I and Thou eBook
I and Thou
About Close Relationships
Even if you have read all the other books, taken all the courses, attended all the seminars, self help groups and counseling sessions, read this book. A grounded understanding of how we got to be the way were are is the path to happiness, or, at least, gracious acceptance of the of the peculiar ways of relationships. I and Thou focuses on self-identity and the interface between one individual and others. Humans are social animals and generally depend on each other to provide context and meaning. The strongest drive is to have a deep bond with one person, the soul mate, lover and custodian The notion of a self alone is popular but individuality is more of an illusion than a fact. A sense of a common or shared consciousness pervades individual consciousness. Each human is born with a deeply imbedded sense of social involvement. Each human will bond to parents, siblings and a few other individuals. Each human will seek affiliation with other humans and will select a few among many to be intimates and close associates. Each human will exploit, avoid or reject others who are not close associates.
Human tendencies were not invented by society and are not going to change until the construction of the human brain changes. The mind of each human is mapped into the minds of other humans and the dominant experiences of each human are observing others, desiring the company of others, working with others, playing with others, feeling others, talking to others, thinking about others, dreaming about others, strategizing about others, conflicting with others, loving and hating others, making love to others, missing others when they are gone.
Each human discovers who she or he is in an ongoing series of revelations. Humans often have the illusion of inventing themselves from nothing. They often claim to be the authors of their own destiny, but they are passengers in an ancient vehicle on a journey that they have difficulty comprehending. As humans journey through life, they continue to discover who they are and what it means. If they have choices in the direction of their journey, reasonable decisions are achieved by diligent effort, learning and practice. The process of individuation depends on the opportunities provided by the local environment and by practicing innate abilities and following innate tendencies.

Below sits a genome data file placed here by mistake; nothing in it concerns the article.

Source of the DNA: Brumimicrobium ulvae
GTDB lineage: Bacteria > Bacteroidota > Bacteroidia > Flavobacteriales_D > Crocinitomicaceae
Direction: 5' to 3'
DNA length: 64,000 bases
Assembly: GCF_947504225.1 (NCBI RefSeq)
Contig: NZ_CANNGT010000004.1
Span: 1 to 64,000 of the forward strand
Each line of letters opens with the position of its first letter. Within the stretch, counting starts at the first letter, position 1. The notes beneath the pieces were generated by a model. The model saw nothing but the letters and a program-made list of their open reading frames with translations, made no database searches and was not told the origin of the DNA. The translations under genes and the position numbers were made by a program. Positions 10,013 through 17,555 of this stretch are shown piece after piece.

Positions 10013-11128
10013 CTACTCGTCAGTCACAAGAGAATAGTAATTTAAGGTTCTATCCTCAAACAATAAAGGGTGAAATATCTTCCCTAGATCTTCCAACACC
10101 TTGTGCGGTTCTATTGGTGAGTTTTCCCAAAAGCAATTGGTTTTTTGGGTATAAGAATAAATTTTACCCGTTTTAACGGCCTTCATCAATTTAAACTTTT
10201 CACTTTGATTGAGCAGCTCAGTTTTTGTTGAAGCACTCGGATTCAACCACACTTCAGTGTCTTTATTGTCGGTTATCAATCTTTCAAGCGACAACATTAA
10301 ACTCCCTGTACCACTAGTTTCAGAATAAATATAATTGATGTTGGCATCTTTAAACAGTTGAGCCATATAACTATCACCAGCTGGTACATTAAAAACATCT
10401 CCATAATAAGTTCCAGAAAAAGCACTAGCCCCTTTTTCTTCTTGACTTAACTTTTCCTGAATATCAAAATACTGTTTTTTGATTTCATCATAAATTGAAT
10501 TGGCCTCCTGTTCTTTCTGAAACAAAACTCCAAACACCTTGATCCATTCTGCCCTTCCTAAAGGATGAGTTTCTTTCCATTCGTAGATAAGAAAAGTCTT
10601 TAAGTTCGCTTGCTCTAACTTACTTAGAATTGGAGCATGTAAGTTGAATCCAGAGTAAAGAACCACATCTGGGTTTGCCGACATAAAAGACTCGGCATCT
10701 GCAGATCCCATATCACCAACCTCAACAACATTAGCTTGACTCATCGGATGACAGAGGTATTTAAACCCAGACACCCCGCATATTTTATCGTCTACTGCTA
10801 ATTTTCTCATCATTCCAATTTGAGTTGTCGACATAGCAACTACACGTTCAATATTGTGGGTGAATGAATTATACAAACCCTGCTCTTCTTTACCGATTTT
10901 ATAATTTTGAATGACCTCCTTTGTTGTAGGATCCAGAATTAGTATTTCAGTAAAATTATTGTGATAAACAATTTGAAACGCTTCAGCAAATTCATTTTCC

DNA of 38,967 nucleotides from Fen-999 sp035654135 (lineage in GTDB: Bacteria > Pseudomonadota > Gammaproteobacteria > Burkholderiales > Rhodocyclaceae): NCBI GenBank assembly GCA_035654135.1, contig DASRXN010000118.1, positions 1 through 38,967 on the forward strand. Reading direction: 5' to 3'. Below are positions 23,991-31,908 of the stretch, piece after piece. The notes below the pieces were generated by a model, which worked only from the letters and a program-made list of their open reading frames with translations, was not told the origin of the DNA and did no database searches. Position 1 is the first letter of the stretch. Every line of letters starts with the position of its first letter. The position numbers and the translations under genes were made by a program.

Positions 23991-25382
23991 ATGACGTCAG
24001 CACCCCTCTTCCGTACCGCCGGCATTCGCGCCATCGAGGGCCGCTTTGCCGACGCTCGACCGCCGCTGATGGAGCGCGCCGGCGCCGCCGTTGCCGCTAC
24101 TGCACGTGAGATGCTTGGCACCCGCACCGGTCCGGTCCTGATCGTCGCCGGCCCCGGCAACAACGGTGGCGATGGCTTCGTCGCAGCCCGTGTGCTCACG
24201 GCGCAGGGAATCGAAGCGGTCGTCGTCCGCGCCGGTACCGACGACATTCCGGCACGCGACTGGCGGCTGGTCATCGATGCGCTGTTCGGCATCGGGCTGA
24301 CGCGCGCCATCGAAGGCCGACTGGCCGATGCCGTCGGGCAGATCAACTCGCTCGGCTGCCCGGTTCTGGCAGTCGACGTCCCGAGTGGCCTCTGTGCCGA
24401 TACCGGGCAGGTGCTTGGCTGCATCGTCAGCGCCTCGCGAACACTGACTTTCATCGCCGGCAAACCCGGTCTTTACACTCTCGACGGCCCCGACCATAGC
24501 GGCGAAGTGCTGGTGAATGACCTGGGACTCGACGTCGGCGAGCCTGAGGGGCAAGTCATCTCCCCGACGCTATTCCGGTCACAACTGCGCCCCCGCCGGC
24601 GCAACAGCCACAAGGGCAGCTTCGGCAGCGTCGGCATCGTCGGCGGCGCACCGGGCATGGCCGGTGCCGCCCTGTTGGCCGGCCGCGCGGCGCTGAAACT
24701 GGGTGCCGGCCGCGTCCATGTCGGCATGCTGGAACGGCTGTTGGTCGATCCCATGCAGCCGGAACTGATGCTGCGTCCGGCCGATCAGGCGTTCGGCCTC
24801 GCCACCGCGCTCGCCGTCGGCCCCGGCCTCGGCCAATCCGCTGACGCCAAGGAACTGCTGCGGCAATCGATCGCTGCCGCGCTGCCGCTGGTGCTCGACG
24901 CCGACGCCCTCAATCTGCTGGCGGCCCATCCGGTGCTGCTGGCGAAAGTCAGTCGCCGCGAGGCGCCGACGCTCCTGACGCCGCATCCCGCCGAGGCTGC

Humans interact continuously and although they may not agree with one another, still seek and require consensus about what is real and true. "Thinking" is largely talking, a social activity. Isolated individuals with talk to themselves and will tend to lose track of what is important and real without interactions with others.
The notion of a self alone is popular but individuality is more of an illusion than a fact. A sense of a common or shared consciousness pervades individual consciousness. Each human is born with a deeply imbedded sense of social involvement. An individual often has the impression that he or she is acting alone, and may incorrectly take credit for the knowledge he or she obtains from literature, radio, television, movies and public discourse. While speech and written language can facilitate, enhance and accelerate group thinking, language comes complete with assumptions that are often wrong and descriptions of events that may be inaccurate and misleading.
The human tendency is to suffer loneliness and to become despondent or suspicious and hostile when alone for extended periods. Paradoxically, the path to enlightenment involves going beyond this innate need for others to pass though states of declining dependency toward a healthy and sane independence.